The mechanism for ion-enhanced chemical etching of hafnium aluminate thin films in Cl-2/BCl3 plasmas was investigated in this work, specifically how the film composition, ion energy, and plasma chemistry determine their etch rates. Several compositions of Hf1-xAlxOy thin films ranging from pure HfO2 to pure Al2O3 were etched in BCl3/Cl-2 plasmas and their etch rates were found to scale with E-ion in both Cl-2 and BCl3 plasmas. In Cl-2 plasmas, a transition point was observed around 50 eV, where the etch rate was significantly enhanced while the linear dependence toE(ion) was maintained, corresponding to a change in the removal of fully chlorinated to less chlorinated reaction products. In BCl3 plasma, deposition dominates at ion energies below 50 eV, while etching occurs above that energy with an etch rate of three to seven times that in Cl-2. The faster etch rate in BCl3 was attributed to a   change in the dominant ion from Cl-2+ in Cl-2 plasma to BCl2+ in BCl3, which facilitated the formation of more volatile etch products and their removal. The surface chlorination (0-3 at. %) was enhanced with increasing ion energy while the amount of boron on the surface   increases with decreasing ion energy, highlighting the effect of different plasma chemistries on the etch rates, etch product formation, and surface termination.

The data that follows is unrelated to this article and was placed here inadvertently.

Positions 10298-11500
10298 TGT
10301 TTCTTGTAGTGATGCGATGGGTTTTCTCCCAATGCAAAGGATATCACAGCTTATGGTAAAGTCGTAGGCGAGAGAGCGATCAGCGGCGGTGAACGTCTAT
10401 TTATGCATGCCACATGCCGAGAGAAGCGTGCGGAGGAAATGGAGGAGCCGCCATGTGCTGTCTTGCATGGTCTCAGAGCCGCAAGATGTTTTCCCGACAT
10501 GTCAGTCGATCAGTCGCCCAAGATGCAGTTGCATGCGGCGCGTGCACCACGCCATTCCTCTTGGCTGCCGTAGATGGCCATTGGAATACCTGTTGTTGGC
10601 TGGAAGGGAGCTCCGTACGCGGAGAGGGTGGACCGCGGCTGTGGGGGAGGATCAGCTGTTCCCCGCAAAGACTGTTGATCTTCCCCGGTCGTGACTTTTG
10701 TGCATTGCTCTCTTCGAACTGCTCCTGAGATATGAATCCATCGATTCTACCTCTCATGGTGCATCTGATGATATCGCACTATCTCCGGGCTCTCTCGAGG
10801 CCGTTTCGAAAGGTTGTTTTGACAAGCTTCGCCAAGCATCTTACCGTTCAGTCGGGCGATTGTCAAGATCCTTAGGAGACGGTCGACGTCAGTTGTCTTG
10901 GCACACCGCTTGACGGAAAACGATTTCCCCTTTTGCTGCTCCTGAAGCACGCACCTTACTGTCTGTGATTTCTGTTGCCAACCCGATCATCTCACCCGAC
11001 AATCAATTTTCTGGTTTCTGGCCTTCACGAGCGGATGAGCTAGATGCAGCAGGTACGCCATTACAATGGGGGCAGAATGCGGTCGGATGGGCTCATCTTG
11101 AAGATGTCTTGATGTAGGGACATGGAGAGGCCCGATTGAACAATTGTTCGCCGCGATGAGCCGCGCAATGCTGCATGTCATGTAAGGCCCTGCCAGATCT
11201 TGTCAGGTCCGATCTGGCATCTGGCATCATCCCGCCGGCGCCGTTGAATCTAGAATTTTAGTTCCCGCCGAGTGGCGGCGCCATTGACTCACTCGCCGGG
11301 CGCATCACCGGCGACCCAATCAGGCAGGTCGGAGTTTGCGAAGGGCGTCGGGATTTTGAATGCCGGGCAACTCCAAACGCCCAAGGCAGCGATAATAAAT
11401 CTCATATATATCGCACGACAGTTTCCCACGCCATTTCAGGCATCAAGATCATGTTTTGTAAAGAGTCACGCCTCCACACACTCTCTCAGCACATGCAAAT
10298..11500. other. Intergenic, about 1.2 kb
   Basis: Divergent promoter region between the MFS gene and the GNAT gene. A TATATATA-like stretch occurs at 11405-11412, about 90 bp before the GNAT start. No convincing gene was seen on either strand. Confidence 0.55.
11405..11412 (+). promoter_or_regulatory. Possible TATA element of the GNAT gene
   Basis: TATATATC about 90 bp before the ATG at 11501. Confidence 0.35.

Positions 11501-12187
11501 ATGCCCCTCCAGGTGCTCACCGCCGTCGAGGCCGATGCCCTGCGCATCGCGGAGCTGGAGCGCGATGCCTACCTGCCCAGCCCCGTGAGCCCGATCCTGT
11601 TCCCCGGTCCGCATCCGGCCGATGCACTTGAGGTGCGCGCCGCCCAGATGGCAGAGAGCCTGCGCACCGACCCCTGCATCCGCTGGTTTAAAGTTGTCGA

• 110.
    Mattsson, Andreas
    et al.
    Uppsala University, Disciplinary Domain of Science and Technology, Technology, Department of Engineering Sciences, Solid State Physics.
    Hu, Shuanglin
    Hermansson, Kersti
    Österlund, Lars